Jaywing has blamed the ongoing political turmoil for a £6m slump in revenues from £41.5m to £35.5m although the group insists its data, digital and technology expertise mean it is well positioned to bounce back once marketing budgets return.
The results – which were delayed from August due to a “very weak” first quarter – show a reduction in gross profit from £30.8m to £29.8m. Adjusted EBITDA grew 15% “in challenging market conditions” and net debt was reduced by almost £1m during the period.
Chairman Martin Boddy (pictured) said: “During the year, overall demand in the UK was relatively soft and at times unpredictable. Despite this, margins improved significantly, with adjusted EBITDA increasing by 15% despite an overall 3% reduction in gross profit.
“Encouragingly, in the UK we saw a return to top line growth in our online performance segment, with gross profit growing by 10%. [However], the ongoing uncertain economic and political outlook is likely to continue to impact client activity.
“The company remains in constructive dialogue with its debt and certain equity holders with regards to the company’s financing requirements with a view to obtaining an enlarged working capital facility.
“The disposal of a non-core call centre business (HSM) has allowed management to concentrate on the core business. It provided the cash to undertake some restructuring and sharpen our proposition to clients whose main priority is driving efficiency in marketing.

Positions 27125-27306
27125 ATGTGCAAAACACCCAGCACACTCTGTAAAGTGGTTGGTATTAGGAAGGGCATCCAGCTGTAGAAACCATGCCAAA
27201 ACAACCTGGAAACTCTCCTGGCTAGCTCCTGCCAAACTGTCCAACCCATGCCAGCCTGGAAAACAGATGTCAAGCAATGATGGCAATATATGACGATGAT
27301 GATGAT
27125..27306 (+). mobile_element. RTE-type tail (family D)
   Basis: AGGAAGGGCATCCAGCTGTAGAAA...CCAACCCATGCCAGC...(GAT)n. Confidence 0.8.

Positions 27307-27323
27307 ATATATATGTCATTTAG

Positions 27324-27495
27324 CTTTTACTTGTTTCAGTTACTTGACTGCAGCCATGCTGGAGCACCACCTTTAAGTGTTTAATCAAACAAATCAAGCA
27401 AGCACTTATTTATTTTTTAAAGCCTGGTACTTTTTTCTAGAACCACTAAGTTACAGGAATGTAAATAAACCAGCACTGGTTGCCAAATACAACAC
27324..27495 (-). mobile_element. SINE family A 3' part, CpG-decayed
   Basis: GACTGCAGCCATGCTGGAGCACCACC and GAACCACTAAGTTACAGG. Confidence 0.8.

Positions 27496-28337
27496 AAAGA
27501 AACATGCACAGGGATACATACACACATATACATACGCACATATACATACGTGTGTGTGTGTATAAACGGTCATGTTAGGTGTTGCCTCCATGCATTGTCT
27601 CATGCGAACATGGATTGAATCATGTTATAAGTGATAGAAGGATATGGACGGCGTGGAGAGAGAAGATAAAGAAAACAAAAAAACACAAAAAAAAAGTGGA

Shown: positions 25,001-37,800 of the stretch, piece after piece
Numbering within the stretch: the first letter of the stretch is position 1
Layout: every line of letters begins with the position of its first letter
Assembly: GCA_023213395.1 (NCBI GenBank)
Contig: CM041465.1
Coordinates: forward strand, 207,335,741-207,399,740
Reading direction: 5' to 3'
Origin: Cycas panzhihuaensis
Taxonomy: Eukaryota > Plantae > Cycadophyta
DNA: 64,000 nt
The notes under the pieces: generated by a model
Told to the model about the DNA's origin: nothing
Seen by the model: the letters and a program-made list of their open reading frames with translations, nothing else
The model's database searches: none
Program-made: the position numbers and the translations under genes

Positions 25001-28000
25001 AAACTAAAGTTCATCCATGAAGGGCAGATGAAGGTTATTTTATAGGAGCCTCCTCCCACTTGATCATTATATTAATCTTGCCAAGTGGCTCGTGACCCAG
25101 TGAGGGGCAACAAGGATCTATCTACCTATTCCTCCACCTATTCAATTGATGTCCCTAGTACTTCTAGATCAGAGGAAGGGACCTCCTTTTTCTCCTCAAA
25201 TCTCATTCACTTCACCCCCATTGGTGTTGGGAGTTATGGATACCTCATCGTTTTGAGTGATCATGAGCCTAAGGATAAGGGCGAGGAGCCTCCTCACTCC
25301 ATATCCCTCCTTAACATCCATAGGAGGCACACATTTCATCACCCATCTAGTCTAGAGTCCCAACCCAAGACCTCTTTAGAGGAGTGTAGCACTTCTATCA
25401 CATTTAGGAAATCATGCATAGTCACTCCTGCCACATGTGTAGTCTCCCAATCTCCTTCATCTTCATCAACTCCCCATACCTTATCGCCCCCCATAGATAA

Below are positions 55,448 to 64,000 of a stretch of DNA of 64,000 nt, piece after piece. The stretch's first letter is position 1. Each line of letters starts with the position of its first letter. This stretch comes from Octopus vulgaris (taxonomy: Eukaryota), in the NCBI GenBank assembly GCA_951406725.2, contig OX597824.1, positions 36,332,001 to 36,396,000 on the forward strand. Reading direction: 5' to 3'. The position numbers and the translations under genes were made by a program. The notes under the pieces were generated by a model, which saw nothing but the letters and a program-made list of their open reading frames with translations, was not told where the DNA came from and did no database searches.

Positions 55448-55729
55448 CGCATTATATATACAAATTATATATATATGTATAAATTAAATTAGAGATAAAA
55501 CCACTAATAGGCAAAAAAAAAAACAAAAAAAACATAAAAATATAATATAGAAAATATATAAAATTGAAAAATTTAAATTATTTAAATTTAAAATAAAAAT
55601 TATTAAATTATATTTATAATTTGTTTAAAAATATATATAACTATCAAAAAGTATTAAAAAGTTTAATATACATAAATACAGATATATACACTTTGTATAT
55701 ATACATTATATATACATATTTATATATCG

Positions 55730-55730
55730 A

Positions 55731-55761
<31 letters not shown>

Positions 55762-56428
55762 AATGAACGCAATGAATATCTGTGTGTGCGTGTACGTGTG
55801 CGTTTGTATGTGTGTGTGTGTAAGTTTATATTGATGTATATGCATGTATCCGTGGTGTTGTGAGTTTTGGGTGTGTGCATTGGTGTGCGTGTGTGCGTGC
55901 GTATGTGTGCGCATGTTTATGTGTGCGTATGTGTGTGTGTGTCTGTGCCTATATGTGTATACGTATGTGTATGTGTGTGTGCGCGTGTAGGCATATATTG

“With its data, digital and technology focus all delivered through a collaborative operating model, Jaywing is well positioned to take advantage of any hardening in marketing spend as and when it comes.”
The group also includes Epiphany, Jaywing PR, Jaywing Intelligence and the Australian agency; gross profit from which now accounts for 13% of the overall and Boddy added: “We expect this number to grow further as we continue to demonstrate the value of the agencies we have acquired and integrated in Sydney.”
The company’s two main shareholders are Lord Ashcroft, who owns 25.63%, and Lombard Odier Investment Managers Group, which holds 23.59%.
Chief executive Rob Shaw conceded that meaningful growth would be “elusive” for the company in the coming financial year. He added: “In a period of such political and economic uncertainty in the UK, many clients are at present struggling to make long-term decisions on marketing investment.
“Our experience in the first quarter of our new financial year points to another year when meaningful top line growth will be elusive. We will push hard on all fronts and take advantage of any hardening in marketing spend as and when it comes; in the meantime we will manage our cost base appropriately.”
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